Day: April 10, 2007

Da Vinci Code Appeal: judgment in full

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Neutral Citation Number: [2007] EWCA Civ 247

Case No: A3 2006/0971

IN THE SUPREME COURT OF JUDICATURE

COURT OF APPEAL (CIVIL DIVISION)

ON APPEAL FROM THE HIGH COURT OF JUSTICE

CHANCERY DIVISION

INTELLECTUAL PROPERTY

MR JUSTICE PETER SMITH

[2006] EWHC (Ch) 719

Royal Courts of Justice

Strand, London, WC2A 2LL

Date: 28 March 2007

Before:

LORD JUSTICE MUMMERY

LORD JUSTICE RIX

and

LORD JUSTICE LLOYD

– – – – – – – – – – – – – – – – – – – – –

Between:

(1) MICHAEL BAIGENT

(2) RICHARD LEIGH Claimants

Appellants

– and –

THE RANDOM HOUSE GROUP LIMITED Defendant

Respondent

– – – – – – – – – – – – – – – – – – – – –

– – – – – – – – – – – – – – – – – – – – –

Jonathan Rayner James Q.C. and Andrew Norris

(instructed by Orchard Brayton Graham LLP) for the Appellants

John Baldwin Q.C. and James Abrahams

(instructed by Arnold & Porter (UK) LLP) for the Respondent

Hearing dates: 16 – 19 January 2007

– – – – – – – – – – – – – – – – – – – – –

Approved Judgment

Lord Justice Lloyd:

Introduction

1. The Claimants are two of the three authors of a book published in 1982, The Holy Blood and the Holy Grail (HBHG). The Defendant is the publisher in the UK of a book written by Dan Brown, the Da Vinci Code (DVC), first published in 2003. The Claimants’ contention is that, in writing DVC, Mr Brown infringed their copyright by copying a substantial part of HBHG in the course of writing six chapters of DVC. The case came to trial over 11 days in February and March 2006 before Mr Justice Peter Smith. In his judgment, delivered on 7 April 2006, he dismissed the claim: [2006] EWHC (Ch) 719. He also refused permission to appeal, but on the Claimants’ application to the Court of Appeal, I granted permission to appeal on 13 June 2006.

2. It is not in dispute that HBHG is an original literary work in which copyright subsists, nor that the Claimants are two of the joint holders of the copyright. No point arises from the failure of the third, Mr Lincoln, to join them in bringing the proceedings. By virtue of section 16 of the Copyright, Designs and Patents Act 1988, it is an infringement of the Claimants’ copyright for another person, without their licence, to copy HBHG or any substantial part of it, directly or indirectly. The Claimants’ case is that Mr Brown derived the majority of six chapters of DVC from HBHG, that in so doing he copied part of HBHG, and that what he copied was a substantial part of HBHG.

3. The judge appears to have held that the six chapters were largely derived from HBHG, but he rejected the claim of copying. Not surprisingly after a lengthy trial, his judgment is long, running to some 70 pages. Remarkably, he delivered it less than three weeks after the end of the hearing. As was noted at the time, he was prompted by the extensive use in DVC of codes, and no doubt by his own interest in such things, to incorporate a coded message in his judgment, on which nothing turns. The judgment is not easy to read or to understand. It might have been preferable for him to have allowed himself more time for the preparation, checking and revision of the judgment.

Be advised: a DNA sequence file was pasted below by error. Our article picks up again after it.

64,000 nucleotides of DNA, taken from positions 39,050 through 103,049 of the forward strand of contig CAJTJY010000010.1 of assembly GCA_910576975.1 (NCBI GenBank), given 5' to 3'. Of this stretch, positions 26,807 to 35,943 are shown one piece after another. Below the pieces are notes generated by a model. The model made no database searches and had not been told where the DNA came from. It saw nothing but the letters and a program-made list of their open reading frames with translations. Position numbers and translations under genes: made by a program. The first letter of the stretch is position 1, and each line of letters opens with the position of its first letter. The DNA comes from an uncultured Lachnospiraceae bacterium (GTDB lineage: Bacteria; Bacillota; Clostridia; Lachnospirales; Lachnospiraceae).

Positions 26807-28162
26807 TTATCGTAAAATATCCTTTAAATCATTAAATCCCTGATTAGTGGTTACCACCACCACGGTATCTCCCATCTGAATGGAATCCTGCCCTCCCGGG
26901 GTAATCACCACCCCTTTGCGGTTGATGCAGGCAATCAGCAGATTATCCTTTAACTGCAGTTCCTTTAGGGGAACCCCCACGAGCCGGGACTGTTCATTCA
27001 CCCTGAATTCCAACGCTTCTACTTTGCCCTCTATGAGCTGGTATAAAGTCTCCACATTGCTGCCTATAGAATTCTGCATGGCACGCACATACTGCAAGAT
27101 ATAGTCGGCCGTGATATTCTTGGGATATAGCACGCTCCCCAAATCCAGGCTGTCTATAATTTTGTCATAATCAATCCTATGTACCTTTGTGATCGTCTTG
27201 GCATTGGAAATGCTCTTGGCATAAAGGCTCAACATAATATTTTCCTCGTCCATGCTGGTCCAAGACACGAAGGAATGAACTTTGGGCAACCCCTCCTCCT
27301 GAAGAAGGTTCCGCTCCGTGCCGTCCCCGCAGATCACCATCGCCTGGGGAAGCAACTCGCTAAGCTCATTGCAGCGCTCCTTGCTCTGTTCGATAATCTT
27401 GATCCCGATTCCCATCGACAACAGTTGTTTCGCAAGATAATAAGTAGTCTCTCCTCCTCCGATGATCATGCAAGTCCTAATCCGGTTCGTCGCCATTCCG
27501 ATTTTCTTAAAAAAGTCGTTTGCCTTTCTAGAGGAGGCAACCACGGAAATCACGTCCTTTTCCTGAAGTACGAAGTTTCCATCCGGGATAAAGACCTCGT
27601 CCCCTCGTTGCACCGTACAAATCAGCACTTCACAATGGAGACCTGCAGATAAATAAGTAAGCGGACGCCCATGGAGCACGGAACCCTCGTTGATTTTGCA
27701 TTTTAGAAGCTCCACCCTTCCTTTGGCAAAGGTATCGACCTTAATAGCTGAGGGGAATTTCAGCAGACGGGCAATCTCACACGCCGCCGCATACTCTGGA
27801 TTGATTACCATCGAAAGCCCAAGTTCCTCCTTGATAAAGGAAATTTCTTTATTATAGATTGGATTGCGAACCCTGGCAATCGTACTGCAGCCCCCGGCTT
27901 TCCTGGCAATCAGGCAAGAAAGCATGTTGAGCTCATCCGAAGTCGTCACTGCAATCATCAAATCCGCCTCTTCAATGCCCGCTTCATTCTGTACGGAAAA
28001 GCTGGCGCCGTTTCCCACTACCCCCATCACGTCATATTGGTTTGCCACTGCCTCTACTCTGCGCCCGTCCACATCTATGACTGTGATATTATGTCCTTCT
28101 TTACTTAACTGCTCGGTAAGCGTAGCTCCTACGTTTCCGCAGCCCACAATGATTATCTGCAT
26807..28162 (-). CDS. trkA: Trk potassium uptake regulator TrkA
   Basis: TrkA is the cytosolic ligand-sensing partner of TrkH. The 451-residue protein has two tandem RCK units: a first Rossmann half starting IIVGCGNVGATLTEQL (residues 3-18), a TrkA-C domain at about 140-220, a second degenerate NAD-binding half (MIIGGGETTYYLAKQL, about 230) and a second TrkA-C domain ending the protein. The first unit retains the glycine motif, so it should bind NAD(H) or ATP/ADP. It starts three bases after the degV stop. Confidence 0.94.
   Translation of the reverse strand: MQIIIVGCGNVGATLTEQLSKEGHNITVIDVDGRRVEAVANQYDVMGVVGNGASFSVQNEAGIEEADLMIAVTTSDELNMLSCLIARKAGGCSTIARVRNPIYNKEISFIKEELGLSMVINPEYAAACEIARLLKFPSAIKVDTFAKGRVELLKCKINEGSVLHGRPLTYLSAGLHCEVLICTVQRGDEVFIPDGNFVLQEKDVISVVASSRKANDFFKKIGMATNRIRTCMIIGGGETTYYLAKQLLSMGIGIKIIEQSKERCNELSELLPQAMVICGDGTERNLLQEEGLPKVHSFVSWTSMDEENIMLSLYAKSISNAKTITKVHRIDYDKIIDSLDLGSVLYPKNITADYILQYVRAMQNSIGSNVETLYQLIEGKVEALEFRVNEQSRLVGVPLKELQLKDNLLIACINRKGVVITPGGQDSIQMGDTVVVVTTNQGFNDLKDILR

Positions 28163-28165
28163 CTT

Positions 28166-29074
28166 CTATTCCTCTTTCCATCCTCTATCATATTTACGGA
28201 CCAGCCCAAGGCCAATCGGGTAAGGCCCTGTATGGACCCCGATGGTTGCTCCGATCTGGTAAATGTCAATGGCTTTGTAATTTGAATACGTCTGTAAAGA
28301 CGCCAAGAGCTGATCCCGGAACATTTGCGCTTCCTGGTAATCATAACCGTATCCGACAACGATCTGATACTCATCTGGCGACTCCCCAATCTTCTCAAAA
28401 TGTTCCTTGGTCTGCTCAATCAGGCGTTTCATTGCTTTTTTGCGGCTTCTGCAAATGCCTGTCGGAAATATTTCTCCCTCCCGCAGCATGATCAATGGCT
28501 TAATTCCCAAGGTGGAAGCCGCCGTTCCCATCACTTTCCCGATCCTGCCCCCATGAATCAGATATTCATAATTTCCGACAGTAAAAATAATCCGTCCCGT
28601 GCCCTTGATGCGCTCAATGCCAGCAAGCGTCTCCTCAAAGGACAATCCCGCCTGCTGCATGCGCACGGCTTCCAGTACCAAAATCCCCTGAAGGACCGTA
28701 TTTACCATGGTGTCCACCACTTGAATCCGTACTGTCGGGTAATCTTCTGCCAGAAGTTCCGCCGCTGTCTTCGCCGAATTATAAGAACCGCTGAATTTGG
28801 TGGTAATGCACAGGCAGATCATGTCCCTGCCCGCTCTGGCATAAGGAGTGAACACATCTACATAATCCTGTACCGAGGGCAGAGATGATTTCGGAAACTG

4. The claim for breach of copyright is in some respects unusual, but it has to be tested by reference to the same principles as would be relevant in a more conventional case. If material is found in a later work which is also in an earlier copyright work, and it is shown that the author of the later work had access to the earlier work, an inference of copying is raised. Then it has to be considered whether there was in fact any copying, in relation to which the later author may say that he obtained the material from his own unaided efforts or from a different source. If it is found that any of the material common to both works was copied from the earlier work, then the question arises whether what was copied was a substantial part of the earlier work.

5. If the copyright work in question is a literary work, the allegation will normally be that part of the text of the earlier work was copied, exactly or with some modification, in the creation of the later work. In the present case that is not what is alleged as the basis for the claim in copyright infringement. What is said to have been copied is a theme of the copyright work. Copyright does not subsist in ideas; it protects the expression of ideas, not the ideas themselves. No clear principle is or could be laid down in the cases in order to tell whether what is sought to be protected is on the ideas side of the dividing line, or on the expression side.

6. The point was mentioned by Lord Hoffmann in the House of Lords in Designers’ Guild Ltd v Russell Williams (Textiles) Ltd [2000] 1 W.L.R. 2416, at paragraph 24, which concerned artistic copyright:

“there are numerous authorities which show that the “part” which is regarded as substantial can be a feature or combination of features of the work, abstracted from it rather than forming a discrete part. That is what the judge found to have been copied in this case. Or to take another example, the original elements in the plot of a play or novel may be a substantial part, so that copyright may be infringed by a work which does not reproduce a single sentence of the original. If one asks what is being protected in such a case, it is difficult to give any answer except that it is an idea expressed in the copyright work.”

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